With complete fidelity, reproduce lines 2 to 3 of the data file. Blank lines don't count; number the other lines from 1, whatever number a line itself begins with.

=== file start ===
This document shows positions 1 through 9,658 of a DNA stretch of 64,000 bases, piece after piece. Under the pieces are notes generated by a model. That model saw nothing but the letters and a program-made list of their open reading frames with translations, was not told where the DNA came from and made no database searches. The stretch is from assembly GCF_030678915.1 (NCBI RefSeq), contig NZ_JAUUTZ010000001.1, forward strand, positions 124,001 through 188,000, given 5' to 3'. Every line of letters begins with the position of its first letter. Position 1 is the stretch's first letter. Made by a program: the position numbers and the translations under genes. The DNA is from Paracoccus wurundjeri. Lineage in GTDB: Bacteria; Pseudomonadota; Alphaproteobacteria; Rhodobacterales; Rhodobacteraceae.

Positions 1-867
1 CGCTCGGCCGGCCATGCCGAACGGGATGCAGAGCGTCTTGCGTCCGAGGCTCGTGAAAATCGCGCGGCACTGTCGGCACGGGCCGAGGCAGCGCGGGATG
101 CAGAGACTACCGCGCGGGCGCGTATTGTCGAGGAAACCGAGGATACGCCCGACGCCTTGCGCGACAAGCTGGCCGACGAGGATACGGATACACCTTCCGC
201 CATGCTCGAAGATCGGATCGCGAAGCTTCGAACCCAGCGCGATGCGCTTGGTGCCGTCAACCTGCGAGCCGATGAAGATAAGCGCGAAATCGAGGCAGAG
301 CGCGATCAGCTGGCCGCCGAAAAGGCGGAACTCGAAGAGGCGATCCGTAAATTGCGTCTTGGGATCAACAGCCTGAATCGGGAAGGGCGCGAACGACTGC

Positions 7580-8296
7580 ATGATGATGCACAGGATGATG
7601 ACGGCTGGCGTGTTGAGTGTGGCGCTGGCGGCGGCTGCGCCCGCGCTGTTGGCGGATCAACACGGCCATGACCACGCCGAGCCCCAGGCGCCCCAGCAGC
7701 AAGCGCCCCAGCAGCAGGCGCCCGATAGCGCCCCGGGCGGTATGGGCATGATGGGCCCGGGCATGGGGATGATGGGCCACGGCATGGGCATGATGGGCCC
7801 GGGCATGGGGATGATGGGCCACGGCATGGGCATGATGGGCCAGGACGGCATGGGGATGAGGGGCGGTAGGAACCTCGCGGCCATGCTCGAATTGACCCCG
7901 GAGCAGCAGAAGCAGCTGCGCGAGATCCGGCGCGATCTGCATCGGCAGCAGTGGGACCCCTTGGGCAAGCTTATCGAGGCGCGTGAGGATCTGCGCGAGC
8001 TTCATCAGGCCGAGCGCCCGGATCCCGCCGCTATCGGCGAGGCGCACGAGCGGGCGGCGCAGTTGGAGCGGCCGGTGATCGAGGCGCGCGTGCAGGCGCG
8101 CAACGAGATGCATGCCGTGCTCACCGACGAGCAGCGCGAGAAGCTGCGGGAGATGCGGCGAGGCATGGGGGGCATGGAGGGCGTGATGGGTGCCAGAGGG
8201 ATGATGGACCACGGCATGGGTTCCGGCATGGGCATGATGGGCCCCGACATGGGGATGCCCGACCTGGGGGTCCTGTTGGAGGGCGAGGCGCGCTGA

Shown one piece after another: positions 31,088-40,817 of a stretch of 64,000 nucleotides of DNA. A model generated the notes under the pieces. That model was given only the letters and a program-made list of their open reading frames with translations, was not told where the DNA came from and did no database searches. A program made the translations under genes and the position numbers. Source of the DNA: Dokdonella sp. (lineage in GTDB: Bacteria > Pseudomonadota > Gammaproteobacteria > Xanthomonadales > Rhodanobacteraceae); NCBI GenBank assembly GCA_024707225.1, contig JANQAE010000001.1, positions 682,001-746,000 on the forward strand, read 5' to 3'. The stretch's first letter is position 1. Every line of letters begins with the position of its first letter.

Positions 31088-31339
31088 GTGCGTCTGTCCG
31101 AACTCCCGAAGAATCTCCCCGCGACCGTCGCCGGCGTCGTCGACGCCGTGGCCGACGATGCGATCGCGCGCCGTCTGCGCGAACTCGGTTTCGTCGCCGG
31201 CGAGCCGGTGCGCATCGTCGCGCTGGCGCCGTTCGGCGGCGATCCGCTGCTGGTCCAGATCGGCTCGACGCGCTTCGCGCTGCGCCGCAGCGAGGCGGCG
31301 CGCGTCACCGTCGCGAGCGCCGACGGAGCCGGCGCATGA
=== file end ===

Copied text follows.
Positions 1-867
1 CGCTCGGCCGGCCATGCCGAACGGGATGCAGAGCGTCTTGCGTCCGAGGCTCGTGAAAATCGCGCGGCACTGTCGGCACGGGCCGAGGCAGCGCGGGATG